Point out that because Moses had not participated in sin with the children of Israel, he was worthy to be in the Lord’s presence. Invite a student to read Exodus 33:9–11 aloud. Ask the class to follow along, looking for words or phrases that describe the relationship Moses had with the Lord.

    • What words or phrases in these verses describe the relationship Moses had with the Lord?

    • What do these descriptions imply about Moses’s worthiness and about his relationship with God?

    You may want to encourage students to ponder their own relationship with Heavenly Father and Jesus Christ and consider whether there is anything they could do (or stop doing) to grow closer to Them. Summarize Exodus 33:12–23 by explaining that Moses pleaded with the Lord to be with Israel as they journeyed toward the promised land. Because Moses found favor with the Lord, the Lord promised that He would be with the children of Israel. However, He also indicated that because of their sins, they would not be allowed to see His face at that time. He also added, “Neither shall there be any sinful man at any time, that shall see my face and live” (Joseph Smith Translation, Exodus 33:20 [in the Bible appendix]).

    Exodus 34

    The Lord writes His law on new stone tables

    The Ten Commandments

    Display the picture The Ten Commandments (Gospel Art Book [2009], no. 14; see also LDS.org). As a review, ask students to explain what happened to the set of tables Moses brought down from Mount Sinai as recorded in Exodus 32.

    Explain that the Lord commanded Moses to create another set of stone tables. Invite a student to read Exodus 34:1–2 aloud. Ask the class to look for what the Lord said He would write on the second set. Invite students to report what they find.

    Using verse 1, footnote a, show students that the Joseph Smith Translation adds an important clarification to Exodus 34:1–2. Explain that it helps us understand that the Lord said He would not write all of the same things on the second set of tables. Invite a student to read aloud Joseph Smith Translation, Exodus 34:1–2 (in the Bible appendix). Ask the class to follow along, looking for what the Lord said He would withhold from the writings on the second set of tables.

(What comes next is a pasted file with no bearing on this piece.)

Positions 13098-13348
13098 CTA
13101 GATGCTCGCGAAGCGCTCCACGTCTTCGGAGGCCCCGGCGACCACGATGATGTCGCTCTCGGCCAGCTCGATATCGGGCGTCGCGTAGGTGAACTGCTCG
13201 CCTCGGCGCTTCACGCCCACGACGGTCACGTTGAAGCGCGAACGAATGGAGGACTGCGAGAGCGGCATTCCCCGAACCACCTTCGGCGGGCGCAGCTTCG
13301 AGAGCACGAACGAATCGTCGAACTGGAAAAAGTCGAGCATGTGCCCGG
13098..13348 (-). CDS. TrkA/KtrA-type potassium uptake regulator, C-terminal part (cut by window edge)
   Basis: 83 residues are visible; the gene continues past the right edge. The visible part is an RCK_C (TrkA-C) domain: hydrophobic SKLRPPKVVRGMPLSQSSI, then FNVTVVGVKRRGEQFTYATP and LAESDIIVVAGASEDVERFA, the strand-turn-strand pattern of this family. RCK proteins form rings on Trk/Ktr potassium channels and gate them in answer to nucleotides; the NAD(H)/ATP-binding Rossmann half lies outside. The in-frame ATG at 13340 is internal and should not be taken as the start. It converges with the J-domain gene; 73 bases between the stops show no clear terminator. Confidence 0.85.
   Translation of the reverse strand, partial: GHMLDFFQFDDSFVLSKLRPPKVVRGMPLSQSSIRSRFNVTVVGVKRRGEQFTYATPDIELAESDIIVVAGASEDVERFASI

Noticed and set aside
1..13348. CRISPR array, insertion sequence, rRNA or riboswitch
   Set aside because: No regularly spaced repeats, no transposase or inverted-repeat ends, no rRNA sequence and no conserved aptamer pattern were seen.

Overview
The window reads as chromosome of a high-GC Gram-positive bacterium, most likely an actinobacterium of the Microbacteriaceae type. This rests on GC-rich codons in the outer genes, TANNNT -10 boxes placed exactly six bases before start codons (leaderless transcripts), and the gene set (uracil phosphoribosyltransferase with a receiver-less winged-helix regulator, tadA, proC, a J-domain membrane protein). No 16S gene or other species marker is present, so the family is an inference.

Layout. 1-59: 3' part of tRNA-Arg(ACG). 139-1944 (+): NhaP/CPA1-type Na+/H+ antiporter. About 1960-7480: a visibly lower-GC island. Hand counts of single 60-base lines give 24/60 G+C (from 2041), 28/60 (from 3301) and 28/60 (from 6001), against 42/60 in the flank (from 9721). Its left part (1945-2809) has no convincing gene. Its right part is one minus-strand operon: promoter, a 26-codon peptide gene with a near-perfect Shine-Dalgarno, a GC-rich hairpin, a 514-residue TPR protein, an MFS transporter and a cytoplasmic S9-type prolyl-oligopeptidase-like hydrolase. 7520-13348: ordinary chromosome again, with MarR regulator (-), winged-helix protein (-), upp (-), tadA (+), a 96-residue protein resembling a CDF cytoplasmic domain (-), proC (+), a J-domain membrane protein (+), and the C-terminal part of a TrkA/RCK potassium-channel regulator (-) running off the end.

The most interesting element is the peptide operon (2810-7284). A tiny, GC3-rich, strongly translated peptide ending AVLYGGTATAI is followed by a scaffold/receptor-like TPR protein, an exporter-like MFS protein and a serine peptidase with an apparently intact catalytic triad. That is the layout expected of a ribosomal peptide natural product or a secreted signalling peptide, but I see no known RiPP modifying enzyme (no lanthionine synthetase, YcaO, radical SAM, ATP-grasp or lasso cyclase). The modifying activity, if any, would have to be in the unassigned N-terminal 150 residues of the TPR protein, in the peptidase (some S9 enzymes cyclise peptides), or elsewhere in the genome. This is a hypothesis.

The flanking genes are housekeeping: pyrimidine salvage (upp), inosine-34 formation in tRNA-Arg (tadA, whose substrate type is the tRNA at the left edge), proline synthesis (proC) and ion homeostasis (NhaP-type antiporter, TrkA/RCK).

• What did the Lord say He would withhold from the children of Israel? (The priesthood and its ordinances.)

    Explain that Joseph Smith Translation, Exodus 34:1–2 (in the Bible appendix) refers to the Melchizedek Priesthood. Point out that although the children of Israel at this time were not given the ordinances and covenants of the Melchizedek Priesthood (which are necessary for us to become like God and dwell in His presence), the Lord allowed the Aaronic Priesthood to continue with them (see D&C 84:25–26).

    Explain that “the law of a carnal commandment” refers to what is known as the preparatory gospel, which includes the principles of obedience and sacrifice. This law came to be known as the law of Moses. The preparatory gospel administered through the Aaronic Priesthood—meaning “the gospel of repentance and of baptism” (D&C 84:27)—also continued with the children of Israel.

    • Why do you think it was important at this time for the children of Israel to focus on the principles and ordinances of the Aaronic Priesthood, such as repentance and baptism? (As students respond, help them identify the following principle: We must be faithful to the ordinances and covenants of the Aaronic Priesthood to be prepared to receive the ordinances and covenants of the Melchizedek Priesthood.)

    Moses’s and Israel’s Experiences with Jehovah at Mount Sinai

    Invite students to refer to the handout “Moses’s and Israel’s Experiences with Jehovah at Mount Sinai” (see lesson 48). (A completed version of the handout is located in the appendix of this manual.) In the space next to number 11 on the handout, invite students to write: God writes His law on new stone tables but withholds the higher priesthood and its ordinances.